BIND Definition

BIND (Berkeley Internet name domain) is the most commonly used DNS (domain name system) server on the Internet, and it is the defacto standard on Linux and other Unix-like operating systems.

DNS is the name resolution (i.e., translation) system that permits users to locate computers on a network by using their domain name rather than their IP addresses.

IP addresses, which form the basis of addressing on the Internet and most other networks, each can contain as many as 12 digits under the currently mainstream IPv4 addressing scheme (or as many as 32 hexadecimal digits under the next-generation IPv6 addressing scheme). It can be difficult for humans to remember such addresses, but it is relatively easy for them to remember domain names, which typically use alphabetic characters and consist of words, abbreviations or acronyms.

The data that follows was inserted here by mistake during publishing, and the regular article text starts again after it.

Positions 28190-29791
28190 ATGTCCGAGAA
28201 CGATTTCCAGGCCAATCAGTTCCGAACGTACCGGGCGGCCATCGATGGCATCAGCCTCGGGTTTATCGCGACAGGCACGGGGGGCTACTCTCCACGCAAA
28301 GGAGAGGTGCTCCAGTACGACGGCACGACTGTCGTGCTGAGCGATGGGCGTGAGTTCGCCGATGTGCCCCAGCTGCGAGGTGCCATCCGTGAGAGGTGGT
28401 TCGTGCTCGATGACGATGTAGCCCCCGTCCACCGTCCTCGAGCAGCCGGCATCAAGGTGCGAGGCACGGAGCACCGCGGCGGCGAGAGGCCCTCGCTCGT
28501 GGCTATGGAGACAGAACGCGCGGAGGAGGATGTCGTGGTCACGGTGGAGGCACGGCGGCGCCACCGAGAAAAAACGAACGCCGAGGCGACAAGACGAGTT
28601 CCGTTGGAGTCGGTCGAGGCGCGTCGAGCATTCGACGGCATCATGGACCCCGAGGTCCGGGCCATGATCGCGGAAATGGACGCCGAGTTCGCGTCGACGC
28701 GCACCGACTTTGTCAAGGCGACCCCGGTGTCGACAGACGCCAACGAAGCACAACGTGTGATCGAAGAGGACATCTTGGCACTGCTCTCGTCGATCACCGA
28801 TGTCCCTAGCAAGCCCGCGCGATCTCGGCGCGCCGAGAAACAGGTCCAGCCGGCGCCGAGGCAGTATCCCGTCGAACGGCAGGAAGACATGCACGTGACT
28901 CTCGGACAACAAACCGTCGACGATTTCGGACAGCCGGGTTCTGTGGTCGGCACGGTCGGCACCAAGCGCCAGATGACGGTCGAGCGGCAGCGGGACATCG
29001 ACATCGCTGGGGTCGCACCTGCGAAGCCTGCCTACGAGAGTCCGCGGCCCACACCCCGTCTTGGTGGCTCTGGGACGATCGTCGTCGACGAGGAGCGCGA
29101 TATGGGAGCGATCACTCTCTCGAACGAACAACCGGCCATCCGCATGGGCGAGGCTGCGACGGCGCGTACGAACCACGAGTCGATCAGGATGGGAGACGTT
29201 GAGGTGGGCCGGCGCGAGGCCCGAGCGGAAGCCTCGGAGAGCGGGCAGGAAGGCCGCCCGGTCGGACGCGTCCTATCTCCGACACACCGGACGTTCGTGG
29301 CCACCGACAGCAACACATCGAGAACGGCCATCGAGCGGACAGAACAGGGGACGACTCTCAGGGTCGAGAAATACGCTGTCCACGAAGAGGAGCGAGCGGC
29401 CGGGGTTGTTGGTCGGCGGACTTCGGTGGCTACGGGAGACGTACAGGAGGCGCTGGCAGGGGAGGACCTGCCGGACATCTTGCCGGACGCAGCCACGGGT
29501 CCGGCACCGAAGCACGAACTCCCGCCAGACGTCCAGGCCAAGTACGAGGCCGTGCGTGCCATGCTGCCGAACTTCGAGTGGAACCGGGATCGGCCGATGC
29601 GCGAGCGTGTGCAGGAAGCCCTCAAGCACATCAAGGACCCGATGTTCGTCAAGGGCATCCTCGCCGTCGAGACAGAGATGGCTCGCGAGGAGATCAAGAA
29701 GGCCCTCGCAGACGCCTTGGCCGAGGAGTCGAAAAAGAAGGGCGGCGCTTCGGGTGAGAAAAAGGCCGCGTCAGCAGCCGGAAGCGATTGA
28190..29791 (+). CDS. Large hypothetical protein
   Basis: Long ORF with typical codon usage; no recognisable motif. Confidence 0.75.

BIND provides an openly redistributable reference implementation of the major components of the DNS, including a DNS server (called named), a DNS resolver library and tools for verifying the proper operation of the DNS server. The resolver library is a collection of functions written in the C programming language that provides hostname-to-IP address and IP address-to-hostname lookup services.

BIND was originally written at University of California at Berkeley (UCB) as a graduate student project under a grant from the U.S. Defense Advanced Research Projects Administration (DARPA). The acronym BIND originally stood for Berkeley Internet name daemon.

Versions 4.9 and 4.9.1 were released by Digital Equipment Corporation (DEC) under the guidance of Paul Vixie in 1988. The BIND source code is now maintained by the Internet Systems Consortium, a non-profit organization that develops other free software for Internet use including DHCP (dynamic host configuration protocol), INN (InterNetNews) and NTP (network time protocol).

There are several alternative DNS implementations, including djbdns, MaraDNS, Microsoft DNS, NSD (name server daemon) and PowerDNS.

Created October 8, 2005.
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